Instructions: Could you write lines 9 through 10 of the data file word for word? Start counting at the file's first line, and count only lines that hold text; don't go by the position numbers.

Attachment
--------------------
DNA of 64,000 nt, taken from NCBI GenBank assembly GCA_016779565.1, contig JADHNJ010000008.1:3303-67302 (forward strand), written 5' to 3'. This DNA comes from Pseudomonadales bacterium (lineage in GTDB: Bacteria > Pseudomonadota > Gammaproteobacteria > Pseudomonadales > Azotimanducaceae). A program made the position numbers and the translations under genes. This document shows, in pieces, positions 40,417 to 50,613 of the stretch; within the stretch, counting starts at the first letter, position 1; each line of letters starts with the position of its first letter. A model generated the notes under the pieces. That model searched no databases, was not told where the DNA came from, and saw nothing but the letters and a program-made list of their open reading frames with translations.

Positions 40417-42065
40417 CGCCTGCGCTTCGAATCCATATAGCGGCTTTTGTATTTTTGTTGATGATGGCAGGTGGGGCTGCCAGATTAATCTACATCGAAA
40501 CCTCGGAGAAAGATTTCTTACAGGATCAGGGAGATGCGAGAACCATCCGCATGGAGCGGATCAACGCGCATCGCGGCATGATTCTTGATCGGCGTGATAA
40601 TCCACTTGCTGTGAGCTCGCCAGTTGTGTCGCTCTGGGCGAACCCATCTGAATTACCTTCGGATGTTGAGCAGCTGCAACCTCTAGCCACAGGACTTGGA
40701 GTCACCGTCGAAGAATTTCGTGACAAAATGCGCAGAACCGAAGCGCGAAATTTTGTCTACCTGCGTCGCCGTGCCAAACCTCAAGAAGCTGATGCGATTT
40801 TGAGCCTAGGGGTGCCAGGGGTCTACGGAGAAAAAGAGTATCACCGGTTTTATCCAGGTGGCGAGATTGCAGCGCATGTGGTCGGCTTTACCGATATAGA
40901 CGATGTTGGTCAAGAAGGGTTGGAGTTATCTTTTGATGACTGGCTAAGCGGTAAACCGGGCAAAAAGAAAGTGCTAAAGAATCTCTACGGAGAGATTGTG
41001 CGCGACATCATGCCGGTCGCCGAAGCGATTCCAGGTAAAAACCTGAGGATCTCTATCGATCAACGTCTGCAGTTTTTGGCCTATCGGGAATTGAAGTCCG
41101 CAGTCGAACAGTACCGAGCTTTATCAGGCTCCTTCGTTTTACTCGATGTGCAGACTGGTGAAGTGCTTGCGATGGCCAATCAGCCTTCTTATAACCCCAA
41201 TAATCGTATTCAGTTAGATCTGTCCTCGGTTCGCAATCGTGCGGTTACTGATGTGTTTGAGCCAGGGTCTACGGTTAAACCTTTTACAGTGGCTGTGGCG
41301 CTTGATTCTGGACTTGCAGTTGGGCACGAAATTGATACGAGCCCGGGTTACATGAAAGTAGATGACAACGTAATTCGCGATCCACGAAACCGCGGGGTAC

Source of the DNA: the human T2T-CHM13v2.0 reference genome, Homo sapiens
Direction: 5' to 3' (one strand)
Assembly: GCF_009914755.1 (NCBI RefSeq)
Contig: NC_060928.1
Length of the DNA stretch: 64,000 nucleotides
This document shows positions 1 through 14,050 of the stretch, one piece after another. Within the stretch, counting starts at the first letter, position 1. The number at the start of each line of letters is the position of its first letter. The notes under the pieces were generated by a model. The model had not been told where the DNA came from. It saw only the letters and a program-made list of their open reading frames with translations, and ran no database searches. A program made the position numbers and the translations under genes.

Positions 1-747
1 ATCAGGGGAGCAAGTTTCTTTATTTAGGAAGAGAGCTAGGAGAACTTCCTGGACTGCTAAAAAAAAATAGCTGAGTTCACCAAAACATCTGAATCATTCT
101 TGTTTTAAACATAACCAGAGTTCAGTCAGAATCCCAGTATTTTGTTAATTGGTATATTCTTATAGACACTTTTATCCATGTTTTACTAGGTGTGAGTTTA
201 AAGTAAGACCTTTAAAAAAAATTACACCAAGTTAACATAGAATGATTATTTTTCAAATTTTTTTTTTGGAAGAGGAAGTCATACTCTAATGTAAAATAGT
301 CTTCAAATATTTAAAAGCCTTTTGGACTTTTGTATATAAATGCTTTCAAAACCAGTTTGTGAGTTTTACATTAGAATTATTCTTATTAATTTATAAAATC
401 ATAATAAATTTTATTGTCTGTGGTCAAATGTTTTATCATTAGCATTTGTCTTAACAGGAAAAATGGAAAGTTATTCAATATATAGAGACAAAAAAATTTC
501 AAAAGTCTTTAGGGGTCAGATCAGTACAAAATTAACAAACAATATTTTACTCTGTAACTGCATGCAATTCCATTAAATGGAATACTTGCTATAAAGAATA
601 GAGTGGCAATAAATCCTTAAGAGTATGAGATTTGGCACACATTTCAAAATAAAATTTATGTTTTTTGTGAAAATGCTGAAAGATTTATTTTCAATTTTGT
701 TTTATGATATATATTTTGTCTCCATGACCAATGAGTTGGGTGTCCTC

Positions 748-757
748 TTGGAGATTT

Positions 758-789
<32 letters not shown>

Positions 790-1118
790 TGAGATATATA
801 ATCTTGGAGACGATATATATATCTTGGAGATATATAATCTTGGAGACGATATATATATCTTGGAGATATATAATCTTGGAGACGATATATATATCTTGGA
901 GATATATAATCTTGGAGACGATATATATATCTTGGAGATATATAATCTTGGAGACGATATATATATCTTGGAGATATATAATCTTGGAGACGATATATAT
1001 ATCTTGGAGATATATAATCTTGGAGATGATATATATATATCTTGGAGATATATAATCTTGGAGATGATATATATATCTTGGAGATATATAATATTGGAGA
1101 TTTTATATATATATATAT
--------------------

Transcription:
41001 CGCGACATCATGCCGGTCGCCGAAGCGATTCCAGGTAAAAACCTGAGGATCTCTATCGATCAACGTCTGCAGTTTTTGGCCTATCGGGAATTGAAGTCCG
41101 CAGTCGAACAGTACCGAGCTTTATCAGGCTCCTTCGTTTTACTCGATGTGCAGACTGGTGAAGTGCTTGCGATGGCCAATCAGCCTTCTTATAACCCCAA